Finger Lickin’ Buttermilk Fried Chicken
Every so often I crave buttermilk fried chicken something awful. But I honestly hate making fried chicken, or I did until I got a my Sansaire Sous Vide Immersion Circulator, Black. You see, the hardest part about making fried chicken is getting the inside cooked perfectly and getting the outside to a nice golden brown. But when you cook the chicken first in a controlled environment, you control how the chicken come outs. The meat is so juicy and the texture is perfect. And since the controlled temperature is exactly what you want the desired core temperature of the legs and breasts, they will never be under or overcooked.
Then we can add a wonderful coating with buttermilk, flour and the spices that you want and give it a quick fry in peanut oil. But instead of having to stand over hot oil while the meat cooks, now you just have to get the breading to a perfect golden brown. Following the five steps below, I can personally guarantee you will have best buttermilk fried chicken of your life.
Five Steps to the Best Buttermilk Fried Chicken
1. Brine Your Chicken – No Excuses!
Brining prevents almost half the moisture loss that naturally happens when you expose protein to heat. Without brining 30% of moisture can be squeezed out of your meat like a sponge, but a brine traps water in the meat, maintaining about 15% more natural juices. And through the science of osmosis, seasonings you place in the brine will also be deposited into the meat, giving you more flavorful meat. Want to know more? The science of brining is fascinating, and you can read about it at finecooking.com
2. Dry the Chicken After it Comes out of the Sous Vide
Some of the brine and the natural juices of the chicken will come out while it cooks. Dry the chicken thoroughly before breading. This will help the breading stick better and give you a nice crunchy crust. Cut breasts in half, lengthwise, so there will be more surface area to adhere your breading.
3. Double Dip Into Your Breading, Then Let it Rest
The key to a good breading is to build it up gradually. Start with a dry surface, dust with seasoned flour to give it a good foundation, then a dip in the thick rich buttermilk will guarantee the next layer of seasoned flour will really stick. But my favorite tip is to let it rest for at least 10 minutes, usually while you heat up the oil. This will allow some of the surface moisture to evaporate – ensuring an even crispier crust!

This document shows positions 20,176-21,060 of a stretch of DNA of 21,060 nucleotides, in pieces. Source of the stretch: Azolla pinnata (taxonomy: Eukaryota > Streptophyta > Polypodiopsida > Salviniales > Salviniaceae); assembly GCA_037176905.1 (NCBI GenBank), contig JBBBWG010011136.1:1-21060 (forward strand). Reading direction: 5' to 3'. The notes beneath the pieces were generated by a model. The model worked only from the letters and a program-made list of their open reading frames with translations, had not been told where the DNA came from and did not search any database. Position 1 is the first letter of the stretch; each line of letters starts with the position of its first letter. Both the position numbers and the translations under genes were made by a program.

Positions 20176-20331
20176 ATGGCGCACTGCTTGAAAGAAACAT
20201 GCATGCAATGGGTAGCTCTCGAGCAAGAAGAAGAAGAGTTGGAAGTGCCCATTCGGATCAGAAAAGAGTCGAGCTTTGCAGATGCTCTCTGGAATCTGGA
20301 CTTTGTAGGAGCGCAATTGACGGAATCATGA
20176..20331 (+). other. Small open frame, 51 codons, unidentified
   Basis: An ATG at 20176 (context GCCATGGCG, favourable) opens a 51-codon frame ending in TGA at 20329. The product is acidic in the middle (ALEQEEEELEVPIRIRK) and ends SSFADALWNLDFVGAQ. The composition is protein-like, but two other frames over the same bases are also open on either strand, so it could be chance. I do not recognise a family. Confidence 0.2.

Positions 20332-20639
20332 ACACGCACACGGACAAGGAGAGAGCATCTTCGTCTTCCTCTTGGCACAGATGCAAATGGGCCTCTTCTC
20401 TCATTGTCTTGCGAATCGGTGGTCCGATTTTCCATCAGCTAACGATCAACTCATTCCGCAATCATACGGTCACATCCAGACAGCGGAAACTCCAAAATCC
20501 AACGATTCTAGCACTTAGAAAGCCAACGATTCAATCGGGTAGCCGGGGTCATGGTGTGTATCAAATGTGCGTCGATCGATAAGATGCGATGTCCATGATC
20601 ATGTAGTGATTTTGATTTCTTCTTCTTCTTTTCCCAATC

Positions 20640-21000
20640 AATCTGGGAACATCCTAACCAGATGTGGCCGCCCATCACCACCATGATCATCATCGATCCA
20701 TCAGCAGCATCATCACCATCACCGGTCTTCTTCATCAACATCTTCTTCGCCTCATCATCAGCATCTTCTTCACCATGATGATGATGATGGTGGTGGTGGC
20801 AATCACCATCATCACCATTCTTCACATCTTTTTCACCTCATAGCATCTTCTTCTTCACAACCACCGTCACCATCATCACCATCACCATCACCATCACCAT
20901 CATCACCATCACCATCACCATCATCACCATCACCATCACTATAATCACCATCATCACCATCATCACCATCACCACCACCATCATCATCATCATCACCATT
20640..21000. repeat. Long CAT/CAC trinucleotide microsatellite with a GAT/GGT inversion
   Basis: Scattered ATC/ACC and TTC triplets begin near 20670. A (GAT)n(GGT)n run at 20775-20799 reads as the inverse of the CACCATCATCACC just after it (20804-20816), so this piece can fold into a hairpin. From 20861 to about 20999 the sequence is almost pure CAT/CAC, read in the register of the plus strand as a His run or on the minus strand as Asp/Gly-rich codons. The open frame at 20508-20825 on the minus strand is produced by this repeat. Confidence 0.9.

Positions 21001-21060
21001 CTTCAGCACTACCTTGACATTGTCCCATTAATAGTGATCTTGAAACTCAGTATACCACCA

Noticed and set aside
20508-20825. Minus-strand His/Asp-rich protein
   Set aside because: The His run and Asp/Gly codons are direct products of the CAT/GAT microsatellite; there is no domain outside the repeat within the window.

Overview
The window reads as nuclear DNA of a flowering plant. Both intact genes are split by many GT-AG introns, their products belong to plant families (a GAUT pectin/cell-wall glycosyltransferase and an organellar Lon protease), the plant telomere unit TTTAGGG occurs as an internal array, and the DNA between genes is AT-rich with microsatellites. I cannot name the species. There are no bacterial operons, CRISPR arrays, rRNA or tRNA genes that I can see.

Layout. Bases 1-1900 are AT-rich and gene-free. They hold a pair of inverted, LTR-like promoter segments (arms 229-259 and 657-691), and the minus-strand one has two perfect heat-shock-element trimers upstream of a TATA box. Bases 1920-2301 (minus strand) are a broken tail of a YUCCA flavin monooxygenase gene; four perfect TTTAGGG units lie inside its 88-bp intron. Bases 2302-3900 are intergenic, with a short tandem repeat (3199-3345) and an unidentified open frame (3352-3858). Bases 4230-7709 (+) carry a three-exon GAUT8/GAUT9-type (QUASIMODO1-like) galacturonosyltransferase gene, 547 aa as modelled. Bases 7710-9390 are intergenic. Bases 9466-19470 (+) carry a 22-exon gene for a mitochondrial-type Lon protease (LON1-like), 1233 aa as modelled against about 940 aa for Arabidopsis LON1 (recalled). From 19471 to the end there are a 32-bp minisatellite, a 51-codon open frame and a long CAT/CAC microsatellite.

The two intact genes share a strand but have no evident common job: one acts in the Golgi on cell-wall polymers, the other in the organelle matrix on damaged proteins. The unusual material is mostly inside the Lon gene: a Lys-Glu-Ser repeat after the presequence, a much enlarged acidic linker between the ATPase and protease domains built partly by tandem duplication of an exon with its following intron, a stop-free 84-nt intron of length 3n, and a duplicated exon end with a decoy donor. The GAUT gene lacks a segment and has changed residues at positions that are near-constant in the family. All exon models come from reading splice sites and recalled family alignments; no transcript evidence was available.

I love olive oil, but olive oil is not meant for frying chicken. It does not have a high enough smoke point, or in other words the point at which it will burn. Burned oil tastes bitter and gross. Don’t burn your oil. Neutral tasting oils such as Peanut, Canola and vegetable oil won’t change the taste of your food but also have a high enough smoke point to cook with safely. Because your chicken is already cooked, bring your oil to 375 degrees in a heavy cast iron skillet, I like this Le Creuset one. This will ensure the temperature is maintained and your breading will cook evenly and fast.
5. Say No to Paper Towels
While paper towels seem like a great idea to soak up any excess oil, they will actually cause your breading to get soggy. Heat your oven to the lowest temperature it will go to, and hold your fried chicken in the oven on a clean oven rack until you are ready to serve it. It can stay at this temperature for up to 2 hours!
This is not a fast recipe that you can whip out when guests come unexpectedly. But what you put into it in time, you’ll get back in delicious, juicy, crispy buttermilk fried chicken. What I do is brine and cook my meat in the sous vide, then store it in the sous vide bags for up to three days before I fry it. So if my menu calls for fried chicken on Wednesday, the majority of the prep is done over the weekend before. As for me, I served chilled Buttermilk Fried Chicken with Strawberry Basil Coleslaw, Light as a Feather Butter Biscuits, and Pomegranate Sweet Potato Salad, washing it down with Homemade Vanilla Nutmeg Root Beer for my husband’s birthday in the mountains of Utah. And it was simply delicious.